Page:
Louisville, Kentucky — On June 23 the Addressing Violence in the USA Committee convened in the second round of committee meetings at the 225th General Assembly of the Presbyterian Church (U.S.A.) The agenda has nine resolutions to consider including VIOL-11, a commissioner’s resolution added this week that seeks to direct Mission Responsibility Through Investment (MRTI) to place gun-related companies on the denomination’s divestment list.
The committee meeting started in an executive session with a welcome where committee moderator Erika Rembert Smith stated the work of this committee is incredibly relevant today. Last week, the Presbyterian Center held an active shooter drill and this week there is a noticeable presence of guards at every entrance to the building and a guard stationed outside the committee, which brings the urgency of the work of this committee into sharp focus.
Following the welcome, the committee took time to make covenants for how they will interact together. Prior to their meeting, the committee’s leadership solicited ideas for the covenant. They agreed in their executive session that their covenant could be summarized by Micah 6:8 — the call to do justice, love kindness and walk humbly with God. They also included the choice points and equity prime card that each committee is using. They closed the executive session with introductions and an invitation for commissioners to come to the microphone and share a word about how they were feeling.
The executive session ended and the open session commenced with worship. The committee recited a litany that related directly to the work of the committee stating, “Violence is everywhere; we see it in our schools, our gravesides, our stores and our houses of worship. Our cities are afflicted. We are lashed by the storm of violence. We find no comfort.”
The committee oriented themselves to the electronic technology for voting and then took up the first item of business, VIOL-04: On Encouraging Our Churches to Counter Polarization in Our Society. They started with a presentation from overture advocate Chip Hardwick from Synod of the Covenant that included a video.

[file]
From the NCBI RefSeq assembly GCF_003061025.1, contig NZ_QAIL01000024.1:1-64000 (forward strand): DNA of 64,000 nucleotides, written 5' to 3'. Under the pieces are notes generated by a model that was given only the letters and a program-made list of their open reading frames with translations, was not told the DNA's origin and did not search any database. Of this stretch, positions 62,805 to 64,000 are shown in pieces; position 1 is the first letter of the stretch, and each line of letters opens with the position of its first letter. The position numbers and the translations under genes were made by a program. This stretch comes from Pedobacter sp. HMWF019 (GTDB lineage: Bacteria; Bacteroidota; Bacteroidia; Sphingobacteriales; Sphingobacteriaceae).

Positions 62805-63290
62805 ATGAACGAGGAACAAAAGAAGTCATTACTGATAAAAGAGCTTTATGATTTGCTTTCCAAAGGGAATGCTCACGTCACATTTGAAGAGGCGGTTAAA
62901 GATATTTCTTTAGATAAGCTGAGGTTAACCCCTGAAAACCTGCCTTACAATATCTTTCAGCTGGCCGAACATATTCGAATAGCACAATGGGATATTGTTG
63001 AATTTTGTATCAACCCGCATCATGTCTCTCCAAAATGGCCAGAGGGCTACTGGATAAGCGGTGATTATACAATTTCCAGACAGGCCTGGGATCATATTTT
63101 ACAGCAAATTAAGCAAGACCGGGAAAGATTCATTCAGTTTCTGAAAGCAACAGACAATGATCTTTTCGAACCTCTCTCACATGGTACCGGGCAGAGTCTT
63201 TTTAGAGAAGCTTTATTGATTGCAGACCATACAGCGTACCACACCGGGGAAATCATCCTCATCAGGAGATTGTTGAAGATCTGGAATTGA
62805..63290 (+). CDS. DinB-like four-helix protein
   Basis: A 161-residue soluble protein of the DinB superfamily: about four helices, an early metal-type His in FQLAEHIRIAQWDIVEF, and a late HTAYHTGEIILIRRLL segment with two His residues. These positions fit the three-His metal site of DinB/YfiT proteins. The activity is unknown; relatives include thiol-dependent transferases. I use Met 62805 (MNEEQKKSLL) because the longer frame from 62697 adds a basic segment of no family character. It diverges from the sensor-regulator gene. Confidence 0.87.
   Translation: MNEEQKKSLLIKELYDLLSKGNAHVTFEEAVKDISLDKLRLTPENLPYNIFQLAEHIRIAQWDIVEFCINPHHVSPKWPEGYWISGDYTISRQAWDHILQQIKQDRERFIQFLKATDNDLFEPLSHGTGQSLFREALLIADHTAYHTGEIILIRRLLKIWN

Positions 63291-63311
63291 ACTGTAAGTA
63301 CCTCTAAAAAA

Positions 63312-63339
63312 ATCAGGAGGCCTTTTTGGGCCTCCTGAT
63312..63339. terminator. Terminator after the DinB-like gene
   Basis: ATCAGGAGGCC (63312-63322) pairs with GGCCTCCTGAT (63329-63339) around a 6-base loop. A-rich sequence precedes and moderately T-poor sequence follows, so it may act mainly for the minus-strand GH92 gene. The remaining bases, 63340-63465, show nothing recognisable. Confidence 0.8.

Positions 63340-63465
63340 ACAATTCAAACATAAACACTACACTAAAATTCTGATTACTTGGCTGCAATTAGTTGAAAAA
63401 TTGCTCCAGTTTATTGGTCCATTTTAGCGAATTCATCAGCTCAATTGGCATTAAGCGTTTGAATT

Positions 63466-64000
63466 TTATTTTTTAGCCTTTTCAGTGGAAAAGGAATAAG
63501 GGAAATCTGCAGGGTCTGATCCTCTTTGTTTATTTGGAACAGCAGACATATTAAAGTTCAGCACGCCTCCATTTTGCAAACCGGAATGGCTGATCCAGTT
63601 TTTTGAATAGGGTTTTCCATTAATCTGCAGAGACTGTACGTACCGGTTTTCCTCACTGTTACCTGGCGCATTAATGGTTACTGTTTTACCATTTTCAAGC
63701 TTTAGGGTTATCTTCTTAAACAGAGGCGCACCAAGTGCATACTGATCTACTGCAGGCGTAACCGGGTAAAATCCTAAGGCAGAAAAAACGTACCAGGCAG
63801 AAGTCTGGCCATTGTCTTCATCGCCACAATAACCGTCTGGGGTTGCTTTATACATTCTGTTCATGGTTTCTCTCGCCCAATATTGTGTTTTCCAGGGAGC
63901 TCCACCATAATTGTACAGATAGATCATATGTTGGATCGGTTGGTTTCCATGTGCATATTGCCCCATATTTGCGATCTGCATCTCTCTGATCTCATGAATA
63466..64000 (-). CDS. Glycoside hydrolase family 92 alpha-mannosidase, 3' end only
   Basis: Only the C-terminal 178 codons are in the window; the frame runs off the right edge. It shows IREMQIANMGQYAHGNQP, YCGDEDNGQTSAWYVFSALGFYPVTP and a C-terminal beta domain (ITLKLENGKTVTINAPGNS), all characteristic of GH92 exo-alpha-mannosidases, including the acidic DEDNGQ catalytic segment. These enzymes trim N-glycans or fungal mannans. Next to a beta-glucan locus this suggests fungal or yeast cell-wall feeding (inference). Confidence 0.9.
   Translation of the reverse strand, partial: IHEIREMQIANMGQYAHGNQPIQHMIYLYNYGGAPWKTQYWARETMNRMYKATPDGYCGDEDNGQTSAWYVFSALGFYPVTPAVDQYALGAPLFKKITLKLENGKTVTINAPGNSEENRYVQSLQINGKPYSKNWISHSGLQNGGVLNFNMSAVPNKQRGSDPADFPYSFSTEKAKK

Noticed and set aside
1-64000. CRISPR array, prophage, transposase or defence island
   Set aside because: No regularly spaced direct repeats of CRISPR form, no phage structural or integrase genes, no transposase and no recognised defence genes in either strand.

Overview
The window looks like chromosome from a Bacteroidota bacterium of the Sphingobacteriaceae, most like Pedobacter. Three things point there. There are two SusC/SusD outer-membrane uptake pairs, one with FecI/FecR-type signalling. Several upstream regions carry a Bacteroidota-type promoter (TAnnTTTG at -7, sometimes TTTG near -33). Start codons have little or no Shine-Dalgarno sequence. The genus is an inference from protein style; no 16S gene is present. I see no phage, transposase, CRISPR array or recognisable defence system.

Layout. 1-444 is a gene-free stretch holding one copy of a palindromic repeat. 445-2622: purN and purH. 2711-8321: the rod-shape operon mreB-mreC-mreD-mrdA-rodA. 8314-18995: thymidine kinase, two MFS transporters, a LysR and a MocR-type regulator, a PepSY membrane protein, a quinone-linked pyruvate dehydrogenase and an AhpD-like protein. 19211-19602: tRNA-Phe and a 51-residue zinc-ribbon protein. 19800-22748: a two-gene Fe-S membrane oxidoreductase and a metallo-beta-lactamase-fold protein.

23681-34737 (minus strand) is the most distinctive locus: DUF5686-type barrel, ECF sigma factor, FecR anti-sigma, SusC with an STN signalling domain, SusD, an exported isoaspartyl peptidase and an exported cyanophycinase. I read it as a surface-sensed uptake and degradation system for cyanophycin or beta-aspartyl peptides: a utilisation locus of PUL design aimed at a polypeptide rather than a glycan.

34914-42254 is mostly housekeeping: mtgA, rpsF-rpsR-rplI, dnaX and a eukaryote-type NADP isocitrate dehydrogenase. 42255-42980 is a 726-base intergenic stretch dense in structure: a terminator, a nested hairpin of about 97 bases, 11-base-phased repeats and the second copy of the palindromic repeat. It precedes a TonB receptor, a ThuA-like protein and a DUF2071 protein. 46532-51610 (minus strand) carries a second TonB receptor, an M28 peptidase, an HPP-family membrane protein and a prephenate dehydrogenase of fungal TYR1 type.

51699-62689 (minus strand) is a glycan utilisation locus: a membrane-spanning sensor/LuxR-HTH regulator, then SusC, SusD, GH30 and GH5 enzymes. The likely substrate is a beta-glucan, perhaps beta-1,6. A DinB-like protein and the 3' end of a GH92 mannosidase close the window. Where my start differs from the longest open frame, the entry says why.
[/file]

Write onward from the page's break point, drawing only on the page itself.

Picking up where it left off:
The moderator then broke the committee into groups of three to have a small group discussion. They returned and asked questions of the overture advocate and then shared feedback from their small groups. The general consensus was unanimous support for the overture and a sense that it needed stronger language. The overture was amended to call for “urging,” it moved a list of resources from the rationale into the body of the overture, and it asked the Presbyterian Peacemaking Program to help with the efforts outlined in the overture. With these amendments, the overture passed.
After lunch, the committee considered VIOL-02: A Resolution on Preventing, Reporting, and Responding to Bullying, Harassment, and Assault—From the Advocacy Committee for Women’s Concerns. The overture was introduced by overture advocate JoAnne Sharp, who is the co-moderator of the Advocacy Committee for Women’s Concerns (ACWC). She explained the importance of this overture, particularly for women who are disproportionately victims of bullying, harassment and assault. The overture was approved.
The committee took up VIOL-06: Resolution on “Lift Every Voice: Democracy, Voting Rights, and Electoral Reform” — From the Advisory Committee on Social Witness. It seeks to reaffirm the “Lift Every Voice” document that focuses on voting rights and was passed at the 218th General Assembly in 2008 and updated at the 222nd General Assembly in 2016. After a great deal of robust discussion, and amending, VIOL-06 was approved. The principal effect of the amendments was to take out references to specific elections and protests and make it applicable to all. One commissioner expressed that he was disappointed by the removal of the original language, but he was still voting for it in the hope that the removal of that language would allow a broader audience would be able to hear it. Embracing the spirit of VIOL-04, the amendments were perceived to reduce the possibility of polarization. Commissioners expressed the hope that this resolution would cause people from across the political and theological spectrum to connect their faith with free and fair elections.
The committee finished three items of business before the end of their allotted time and took the rest of the afternoon to look ahead in their docket. Several upcoming resolutions address firearms and gun violence. So the committee scanned through those to look at terms that may be unfamiliar or confusing. Staff resource person Jimmie Hawkins reviewed those terms with the commissioners and invited them to learn about what they meant like the definition of a bump stock and what constitutes an assault weapon so that commissioners can use terms in a similar way and have a common framework for the work they will do in the coming days.
The committee closed the day with worship and committed to come back ready to continue the important business of the church as it relates to violence in the United States.